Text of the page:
CDC Spends $2.7 Million on Protective Ebola Gear for U.S. Hospitals
(HealthDay News) — About $2.7 million in personal protective gear has been ordered for health care workers at U.S. hospitals treating Ebola patients, the federal Centers for Disease Control and Prevention said Friday.
The Ebola-specific protective equipment is being sorted into 50 kits that can be rapidly delivered to hospitals. Each kit contains enough gear to enable medical teams to care for one Ebola patient for up to five days, the agency said.
The supplies in the kits comply with recommendations for caring for Ebola patients issued by the CDC in October. The equipment includes: face shields and hoods; boot covers; gloves; impermeable gowns, coveralls and aprons; N95 respirators, which are considered highly effective filters; powered-air purifying respirator systems; and disinfecting wipes.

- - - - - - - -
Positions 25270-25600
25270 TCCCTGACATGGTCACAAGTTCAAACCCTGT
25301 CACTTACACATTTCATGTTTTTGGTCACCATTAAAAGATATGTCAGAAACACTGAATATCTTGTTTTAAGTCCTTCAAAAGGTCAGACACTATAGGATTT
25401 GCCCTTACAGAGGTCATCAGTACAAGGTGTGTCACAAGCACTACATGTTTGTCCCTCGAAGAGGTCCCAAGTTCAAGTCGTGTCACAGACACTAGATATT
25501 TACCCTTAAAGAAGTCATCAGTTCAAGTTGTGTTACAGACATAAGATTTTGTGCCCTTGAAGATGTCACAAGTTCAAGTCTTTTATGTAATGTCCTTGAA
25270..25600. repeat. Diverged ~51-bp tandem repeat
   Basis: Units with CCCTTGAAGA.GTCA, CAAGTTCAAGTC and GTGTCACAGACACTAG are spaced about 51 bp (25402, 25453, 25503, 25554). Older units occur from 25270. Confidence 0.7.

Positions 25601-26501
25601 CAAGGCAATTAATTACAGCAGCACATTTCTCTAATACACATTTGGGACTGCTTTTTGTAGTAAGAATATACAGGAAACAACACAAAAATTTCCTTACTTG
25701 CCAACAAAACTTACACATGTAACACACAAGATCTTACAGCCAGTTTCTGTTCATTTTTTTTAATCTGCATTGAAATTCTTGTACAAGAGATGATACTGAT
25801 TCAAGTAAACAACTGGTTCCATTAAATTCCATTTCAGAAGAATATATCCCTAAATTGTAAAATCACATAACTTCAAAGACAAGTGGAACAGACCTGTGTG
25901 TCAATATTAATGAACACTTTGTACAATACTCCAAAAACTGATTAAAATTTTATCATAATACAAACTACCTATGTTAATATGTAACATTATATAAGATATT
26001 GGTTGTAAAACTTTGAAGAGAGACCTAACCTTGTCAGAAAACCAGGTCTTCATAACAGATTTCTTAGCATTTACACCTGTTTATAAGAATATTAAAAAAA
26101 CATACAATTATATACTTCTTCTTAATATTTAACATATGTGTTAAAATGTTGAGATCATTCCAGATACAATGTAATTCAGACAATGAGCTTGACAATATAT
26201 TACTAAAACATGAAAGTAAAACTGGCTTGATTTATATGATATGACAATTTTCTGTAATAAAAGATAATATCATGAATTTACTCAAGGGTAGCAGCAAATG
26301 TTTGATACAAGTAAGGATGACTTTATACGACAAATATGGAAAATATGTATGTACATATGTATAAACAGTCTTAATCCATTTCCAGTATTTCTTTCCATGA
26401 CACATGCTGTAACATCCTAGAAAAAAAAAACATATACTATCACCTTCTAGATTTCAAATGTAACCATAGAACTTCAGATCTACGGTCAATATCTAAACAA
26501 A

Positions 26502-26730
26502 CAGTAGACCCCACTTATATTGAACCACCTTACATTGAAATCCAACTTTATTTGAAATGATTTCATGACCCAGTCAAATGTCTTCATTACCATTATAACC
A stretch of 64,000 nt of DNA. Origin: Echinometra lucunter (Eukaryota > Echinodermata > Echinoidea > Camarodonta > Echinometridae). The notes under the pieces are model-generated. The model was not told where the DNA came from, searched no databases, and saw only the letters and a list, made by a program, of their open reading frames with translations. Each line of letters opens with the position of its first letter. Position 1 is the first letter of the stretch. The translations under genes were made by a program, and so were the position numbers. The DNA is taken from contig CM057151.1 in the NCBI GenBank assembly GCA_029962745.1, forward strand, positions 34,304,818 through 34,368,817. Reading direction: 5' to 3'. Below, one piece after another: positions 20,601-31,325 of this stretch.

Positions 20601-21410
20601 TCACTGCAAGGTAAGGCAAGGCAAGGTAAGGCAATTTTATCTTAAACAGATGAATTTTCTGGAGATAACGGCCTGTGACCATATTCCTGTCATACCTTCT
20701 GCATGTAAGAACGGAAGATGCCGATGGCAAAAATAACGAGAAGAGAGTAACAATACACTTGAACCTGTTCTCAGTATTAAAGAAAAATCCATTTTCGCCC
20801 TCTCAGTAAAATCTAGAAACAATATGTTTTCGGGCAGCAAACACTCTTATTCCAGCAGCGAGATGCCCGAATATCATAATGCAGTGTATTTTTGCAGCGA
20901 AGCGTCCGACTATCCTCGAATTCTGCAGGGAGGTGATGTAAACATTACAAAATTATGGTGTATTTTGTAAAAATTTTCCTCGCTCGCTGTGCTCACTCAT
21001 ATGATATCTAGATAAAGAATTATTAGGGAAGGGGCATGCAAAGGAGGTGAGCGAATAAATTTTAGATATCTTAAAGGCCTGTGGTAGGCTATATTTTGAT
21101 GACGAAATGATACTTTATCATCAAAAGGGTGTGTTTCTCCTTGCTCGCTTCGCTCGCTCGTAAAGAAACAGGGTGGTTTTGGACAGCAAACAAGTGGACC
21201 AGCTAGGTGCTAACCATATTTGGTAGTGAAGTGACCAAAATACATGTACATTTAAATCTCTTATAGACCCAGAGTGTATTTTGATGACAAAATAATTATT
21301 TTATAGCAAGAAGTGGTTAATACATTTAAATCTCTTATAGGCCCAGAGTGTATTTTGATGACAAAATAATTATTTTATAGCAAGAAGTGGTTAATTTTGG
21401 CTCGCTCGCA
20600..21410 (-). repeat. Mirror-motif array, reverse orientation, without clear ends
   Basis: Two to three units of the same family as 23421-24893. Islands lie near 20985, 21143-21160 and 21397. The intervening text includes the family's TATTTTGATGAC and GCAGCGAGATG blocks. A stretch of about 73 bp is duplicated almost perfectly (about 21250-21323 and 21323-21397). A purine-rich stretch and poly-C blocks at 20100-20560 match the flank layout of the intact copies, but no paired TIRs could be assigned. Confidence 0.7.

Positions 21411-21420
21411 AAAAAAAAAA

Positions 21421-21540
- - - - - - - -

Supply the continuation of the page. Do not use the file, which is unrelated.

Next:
"We are making certain to not disrupt the orders submitted by states and hospitals, but we are building our stocks so that we can assist when needed. Some of these products are not normally used by hospitals for regular patient care," Greg Burel, director of the CDC's division of strategic national stockpile, said in an agency news release.